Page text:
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How to get the 4 DISC Styles to Make Decisions in Groups

Posted by Sharon Hudson, Director, Talent Tools on 21 March 2018




DISC is a behavioural model developed in the 1950's and today is used worldwide in organisations to help teams work more cooperatively together. It is made up of 4 key styles and because of their different approach to group work they tend to make decisions differently. DISC is used to help determine a course of action when solving problems within a team or assigning jobs.

An individual's decision-making processes directly impacts how productive teams can be when working towards a common goal. By understanding how we make our own decisions, as well as how other people make decisions can expedite the decision-making process and prevent stalemates from happening.

We've all had moments when we've been working as a team where we have felt like we are going around in circles or couldn't get our opinions heard. Often this is the direct result of the personalities involved in the decision-making progress. Being aware of how other people prefer to operate can help improve the flow within the team and encourage more healthy problem solving.

The four styles differ in their approach to group work because they tend to make decisions differently.


1: Dominance High "D" Style

A dominant person is generally very easy to identify, they like to take the lead in conversations and tend to be focused on getting to the outcome as fast as possible. When working with a 'D' here are some strategies to consider:

- Ask D's what they want to accomplish, how they are currently motivated and what they would like to change

- Clarify the purpose for asking questions

- Stay focused on goals and objectives

- Make questions practical, logical, and straightforward

- Keep questions direct and to the point

- Get to the point of the coaching session



2: Influence High "I" Style 

Influencers love to talk, especially about themselves. They tend to be quite verbose and will talk at length about a topic, they are what we might traditionally view as the extroverted person in the room.  When trying to collaborate with an 'I' and reach a solution:

- Get I's talking about themselves and their interests


- Establish personal relationships before asking questions about business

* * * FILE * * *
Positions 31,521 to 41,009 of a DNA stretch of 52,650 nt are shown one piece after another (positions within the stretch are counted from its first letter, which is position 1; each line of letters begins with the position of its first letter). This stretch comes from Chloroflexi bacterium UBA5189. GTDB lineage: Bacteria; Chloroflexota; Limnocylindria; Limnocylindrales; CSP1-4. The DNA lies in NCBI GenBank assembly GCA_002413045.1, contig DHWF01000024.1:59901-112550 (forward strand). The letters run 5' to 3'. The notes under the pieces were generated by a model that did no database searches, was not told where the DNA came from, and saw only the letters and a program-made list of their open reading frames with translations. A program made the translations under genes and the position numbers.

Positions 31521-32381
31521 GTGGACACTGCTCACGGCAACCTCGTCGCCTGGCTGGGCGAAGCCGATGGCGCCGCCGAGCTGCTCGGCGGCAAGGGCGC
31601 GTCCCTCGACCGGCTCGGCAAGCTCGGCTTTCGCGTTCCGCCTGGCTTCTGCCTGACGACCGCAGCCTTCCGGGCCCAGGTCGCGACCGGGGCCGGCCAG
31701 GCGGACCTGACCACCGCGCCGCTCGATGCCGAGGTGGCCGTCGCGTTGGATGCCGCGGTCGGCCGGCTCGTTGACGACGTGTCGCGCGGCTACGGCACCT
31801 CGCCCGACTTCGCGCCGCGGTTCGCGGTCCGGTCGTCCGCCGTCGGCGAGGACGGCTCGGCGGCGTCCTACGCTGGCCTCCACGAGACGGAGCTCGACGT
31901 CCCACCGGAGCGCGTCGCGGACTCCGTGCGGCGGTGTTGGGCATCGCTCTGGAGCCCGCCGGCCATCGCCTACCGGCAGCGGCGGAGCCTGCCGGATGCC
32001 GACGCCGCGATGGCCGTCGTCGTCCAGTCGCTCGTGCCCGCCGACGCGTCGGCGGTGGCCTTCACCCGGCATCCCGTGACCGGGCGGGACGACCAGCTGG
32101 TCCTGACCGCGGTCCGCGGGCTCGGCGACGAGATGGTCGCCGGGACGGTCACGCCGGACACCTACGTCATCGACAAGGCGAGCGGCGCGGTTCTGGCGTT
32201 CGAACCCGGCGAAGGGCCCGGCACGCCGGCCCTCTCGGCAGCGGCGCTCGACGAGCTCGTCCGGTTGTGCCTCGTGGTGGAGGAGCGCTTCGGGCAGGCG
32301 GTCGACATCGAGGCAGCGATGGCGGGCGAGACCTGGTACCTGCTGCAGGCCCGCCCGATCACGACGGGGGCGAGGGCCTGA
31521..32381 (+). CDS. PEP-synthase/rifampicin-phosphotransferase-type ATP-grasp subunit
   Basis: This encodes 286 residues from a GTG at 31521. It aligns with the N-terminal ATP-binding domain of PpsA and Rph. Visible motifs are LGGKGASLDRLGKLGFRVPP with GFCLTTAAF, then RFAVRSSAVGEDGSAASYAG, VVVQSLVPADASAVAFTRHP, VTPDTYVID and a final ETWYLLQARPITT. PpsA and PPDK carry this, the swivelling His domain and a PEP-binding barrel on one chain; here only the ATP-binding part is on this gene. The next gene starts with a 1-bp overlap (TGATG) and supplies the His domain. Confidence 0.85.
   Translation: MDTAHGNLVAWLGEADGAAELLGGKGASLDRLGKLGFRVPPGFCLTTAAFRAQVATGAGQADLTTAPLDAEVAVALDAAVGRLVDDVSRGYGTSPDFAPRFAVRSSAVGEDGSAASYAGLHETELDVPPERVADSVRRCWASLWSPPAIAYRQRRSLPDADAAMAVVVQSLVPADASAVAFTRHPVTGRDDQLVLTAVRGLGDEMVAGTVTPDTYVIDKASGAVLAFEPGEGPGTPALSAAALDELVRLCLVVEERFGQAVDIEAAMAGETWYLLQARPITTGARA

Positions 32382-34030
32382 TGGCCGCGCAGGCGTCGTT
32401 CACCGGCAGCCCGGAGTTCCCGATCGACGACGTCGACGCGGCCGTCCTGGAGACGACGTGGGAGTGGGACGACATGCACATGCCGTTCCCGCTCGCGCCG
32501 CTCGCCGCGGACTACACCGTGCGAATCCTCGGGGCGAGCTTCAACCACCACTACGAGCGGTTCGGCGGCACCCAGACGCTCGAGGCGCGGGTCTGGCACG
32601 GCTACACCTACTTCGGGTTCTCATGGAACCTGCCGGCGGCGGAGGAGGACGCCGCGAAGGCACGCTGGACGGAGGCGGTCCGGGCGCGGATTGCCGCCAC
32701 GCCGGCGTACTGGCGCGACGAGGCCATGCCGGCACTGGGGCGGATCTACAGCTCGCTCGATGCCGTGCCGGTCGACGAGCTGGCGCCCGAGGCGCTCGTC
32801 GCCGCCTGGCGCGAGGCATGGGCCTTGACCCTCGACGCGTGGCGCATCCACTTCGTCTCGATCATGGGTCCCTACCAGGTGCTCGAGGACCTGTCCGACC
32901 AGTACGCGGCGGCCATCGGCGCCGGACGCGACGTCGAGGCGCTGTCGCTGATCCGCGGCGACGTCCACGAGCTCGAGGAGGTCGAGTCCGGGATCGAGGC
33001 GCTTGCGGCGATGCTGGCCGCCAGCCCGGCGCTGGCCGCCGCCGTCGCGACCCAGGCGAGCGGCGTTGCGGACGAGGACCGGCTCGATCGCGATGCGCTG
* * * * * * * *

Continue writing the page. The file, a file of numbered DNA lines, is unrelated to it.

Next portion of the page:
- Ask about their aspirations and recognise their need to be valued and listened to

- Ask about their personal needs and wants

- Support their ideas

- Gently keep them on topic


3: Steadiness High "S" Style

People who are steady like to feel comfortable in their environment and will often be the first to back away if they sense any animosity. 'S' style people are natural collaborators and team builders so when working with them:

- Speak warmly and informally, asking open questions that draw them out

- Show tact and sincerity in exploring their needs

- Avoid confrontations and challenging questions

- S's may tell you what they think you want to hear

- Allow time for S's to open up and reveal their needs and concerns

- Ask them whose assistance they may need


4: Conscientious High "C" Style

This style is focused and likes to remain on task and can lose interest quickly in what they consider idyll "chit chat". This style of operator prefers to use facts to make decisions. When working with C's:

- Ask questions that reveal their expertise and knowledge

- Ask logical, fact oriented, relevant questions

- Phrase questions that require specific, accurate information to be shared

- Focus questions on processes and efficiency

- Ask questions that reveal a clear direction

- Ask questions that show you are prepared for the coaching session


Interested in becoming DISC Accredited?    Visit our Talent Tools Accreditation Calendar
Like to organise a DISC Workshop for your team?      Check out our Take Flight with DISC Workshops

Author:Sharon Hudson, Director, Talent Tools
Tags:DISCDISC AccreditationExtended DISC / FinxS

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